Both India and China moved more troops and equipment to the contested Ladakh region on Thursday, satellite images show. This comes as talks at the major general-level between the countries to de-escalate the tensions failed on Wednesday.
Images via @planetlabs of the #IndiaChinaFaceOff spot an interesting fact at the suspected clash point, little to no presence of #China PLA units upto 500 meters of the LAC/CCL on 16 June 2020, while the #Indian side has units in the area guarding the line pic.twitter.com/wflEraO0jz— d-atis☠️ (@detresfa_) June 17, 2020
Col Vinayak Bhatt (retired), a satellite imagery expert, claimed that one combined arms brigade has been deployed and the build-up has increased over the past few days in the contested area. Bhatt said that the People’s Liberation Army (PLA) has constructed 10m x 20-30m long bridges to ease the movement of armoured vehicles. Satellite images have also captured earth-moving equipment of the PLA very close to the Line of Actual Control, which loosely demarcates the border that separates the two Asian giants.
In a late night development after a meeting between Indian Prime Minister Narendra Modi and Defence Minister Rajnath Singh, India issued a "war-like" alert to all the commands guarding the border with China.
While the Air Force and Navy have also been put on alert, government sources have informed that the Indian Army has deployed more than 15,000 troops with equipment in forward areas in the disputed region of Ladakh, which borders with China-administered Aksai Chin.
Sources in the Indian Army have told Sputnik that leaves for personnel have been cancelled and a high alert has been declared at the Line of Actual Control (LAC).
Besides the build-up in the Galvan Valley, Indian media has reported the deployment of 12 artillery guns near the Gogra Post, where the Chinese side infiltrated at least 2km across the Line of Actual Control.
Last night, after China in a statement claimed sovereignty over the disputed territory of the Galvan Valley in Ladakh, Indian Foreign Ministry spokesperson Anurag Srivastava maintained that "making exaggerated and untenable claims is contrary to this understanding" and said that both sides had agreed on a sincere implementation of the understandings reached between senior commanders on 6 June and to handle the situation responsibly.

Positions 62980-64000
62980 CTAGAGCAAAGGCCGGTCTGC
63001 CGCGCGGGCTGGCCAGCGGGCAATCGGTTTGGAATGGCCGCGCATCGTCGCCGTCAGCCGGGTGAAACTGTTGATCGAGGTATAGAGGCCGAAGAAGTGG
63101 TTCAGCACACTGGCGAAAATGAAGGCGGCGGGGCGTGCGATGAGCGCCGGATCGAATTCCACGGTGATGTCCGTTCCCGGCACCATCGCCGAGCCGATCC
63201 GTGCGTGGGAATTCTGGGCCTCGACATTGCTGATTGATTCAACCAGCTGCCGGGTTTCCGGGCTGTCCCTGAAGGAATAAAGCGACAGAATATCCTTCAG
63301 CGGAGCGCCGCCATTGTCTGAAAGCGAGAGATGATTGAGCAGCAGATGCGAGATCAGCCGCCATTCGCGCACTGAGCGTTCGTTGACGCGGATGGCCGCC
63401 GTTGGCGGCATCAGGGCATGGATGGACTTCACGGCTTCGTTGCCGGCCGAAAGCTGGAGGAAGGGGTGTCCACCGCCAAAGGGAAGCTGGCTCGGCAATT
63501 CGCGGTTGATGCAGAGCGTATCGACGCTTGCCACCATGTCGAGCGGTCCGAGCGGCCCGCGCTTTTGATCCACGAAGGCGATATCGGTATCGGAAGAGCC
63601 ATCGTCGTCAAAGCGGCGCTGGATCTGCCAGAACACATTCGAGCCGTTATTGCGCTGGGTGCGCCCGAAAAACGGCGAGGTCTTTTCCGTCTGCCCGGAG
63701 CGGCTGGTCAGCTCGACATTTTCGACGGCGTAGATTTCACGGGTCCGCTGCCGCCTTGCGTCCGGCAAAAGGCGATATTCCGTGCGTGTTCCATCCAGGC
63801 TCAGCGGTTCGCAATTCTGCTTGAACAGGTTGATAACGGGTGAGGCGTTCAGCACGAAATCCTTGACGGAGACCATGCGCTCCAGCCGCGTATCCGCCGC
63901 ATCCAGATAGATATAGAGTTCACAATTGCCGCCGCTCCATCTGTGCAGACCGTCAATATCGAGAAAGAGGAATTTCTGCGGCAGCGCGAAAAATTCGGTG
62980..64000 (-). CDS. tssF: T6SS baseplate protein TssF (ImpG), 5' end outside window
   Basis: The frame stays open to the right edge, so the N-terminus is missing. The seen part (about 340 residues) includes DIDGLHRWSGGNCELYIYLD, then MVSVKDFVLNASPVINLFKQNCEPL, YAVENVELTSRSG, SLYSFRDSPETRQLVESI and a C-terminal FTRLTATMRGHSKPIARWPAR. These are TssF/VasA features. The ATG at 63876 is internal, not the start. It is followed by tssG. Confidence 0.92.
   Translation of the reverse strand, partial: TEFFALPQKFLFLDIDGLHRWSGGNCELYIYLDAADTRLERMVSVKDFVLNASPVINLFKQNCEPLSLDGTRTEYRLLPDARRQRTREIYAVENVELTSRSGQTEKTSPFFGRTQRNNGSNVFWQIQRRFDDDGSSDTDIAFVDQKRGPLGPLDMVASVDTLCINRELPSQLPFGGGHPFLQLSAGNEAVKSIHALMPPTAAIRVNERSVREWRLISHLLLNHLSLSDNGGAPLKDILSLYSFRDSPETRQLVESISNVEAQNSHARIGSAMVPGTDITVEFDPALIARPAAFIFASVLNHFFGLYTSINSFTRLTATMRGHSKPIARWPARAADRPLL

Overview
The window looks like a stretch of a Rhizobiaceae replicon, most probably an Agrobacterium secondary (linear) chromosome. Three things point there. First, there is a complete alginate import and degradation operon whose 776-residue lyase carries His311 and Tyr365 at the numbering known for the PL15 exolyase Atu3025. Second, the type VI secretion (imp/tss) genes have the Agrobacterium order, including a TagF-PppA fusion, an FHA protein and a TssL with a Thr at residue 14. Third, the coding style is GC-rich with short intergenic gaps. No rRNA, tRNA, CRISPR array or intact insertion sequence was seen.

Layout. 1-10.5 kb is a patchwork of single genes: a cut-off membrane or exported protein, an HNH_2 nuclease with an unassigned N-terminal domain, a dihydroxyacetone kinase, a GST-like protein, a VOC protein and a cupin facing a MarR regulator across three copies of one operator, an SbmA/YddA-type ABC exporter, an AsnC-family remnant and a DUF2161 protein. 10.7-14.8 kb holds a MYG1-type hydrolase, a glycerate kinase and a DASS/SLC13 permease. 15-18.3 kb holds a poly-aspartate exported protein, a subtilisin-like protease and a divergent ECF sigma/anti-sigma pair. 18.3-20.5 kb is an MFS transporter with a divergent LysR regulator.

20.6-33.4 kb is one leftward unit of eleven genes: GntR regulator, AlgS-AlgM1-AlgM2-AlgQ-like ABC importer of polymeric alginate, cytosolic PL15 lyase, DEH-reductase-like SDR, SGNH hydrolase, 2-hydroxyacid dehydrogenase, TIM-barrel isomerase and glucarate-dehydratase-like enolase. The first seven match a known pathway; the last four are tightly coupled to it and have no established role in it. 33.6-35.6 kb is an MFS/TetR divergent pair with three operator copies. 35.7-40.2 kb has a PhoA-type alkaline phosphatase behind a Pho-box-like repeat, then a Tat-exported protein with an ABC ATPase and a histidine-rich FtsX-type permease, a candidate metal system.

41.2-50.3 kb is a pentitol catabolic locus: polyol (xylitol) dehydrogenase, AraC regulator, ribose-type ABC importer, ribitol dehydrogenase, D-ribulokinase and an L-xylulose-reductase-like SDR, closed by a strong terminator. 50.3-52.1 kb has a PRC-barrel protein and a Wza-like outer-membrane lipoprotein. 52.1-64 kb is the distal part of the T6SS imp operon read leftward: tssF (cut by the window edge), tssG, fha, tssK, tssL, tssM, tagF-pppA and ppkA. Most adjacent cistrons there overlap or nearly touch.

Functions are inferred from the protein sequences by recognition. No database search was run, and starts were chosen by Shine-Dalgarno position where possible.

Meanwhile, ruling out the possibility of a formal plan on mediation, the United States said that it is monitoring the situation in eastern Ladakh and extended its "deepest condolences" for the 20 Indian soldiers who lost their lives in the border clash.
While there are reports that there are casualties on the Chinese side too, Beijing has not officially revealed the number.
The European Union, has also urged both sides to show restraint and engage in a military de-escalation.
The situation continues to remain tense in India, where there is a simmering anti-China sentiment and public outrage towards Chinese goods. The effect has trickled down to the telecom sector, where India's state-owned BSNL said it would not use Chinese equipment for the upgradation of 4G equipment, falling in line with the country’s Telecom Department's advice.
While the immediate cause for the confrontation remains unclear, both nuclear-armed nations have accused each other of violating the loosely demarcated Line of Control in breach of the agreement reached between the two countries during their commander-level talks.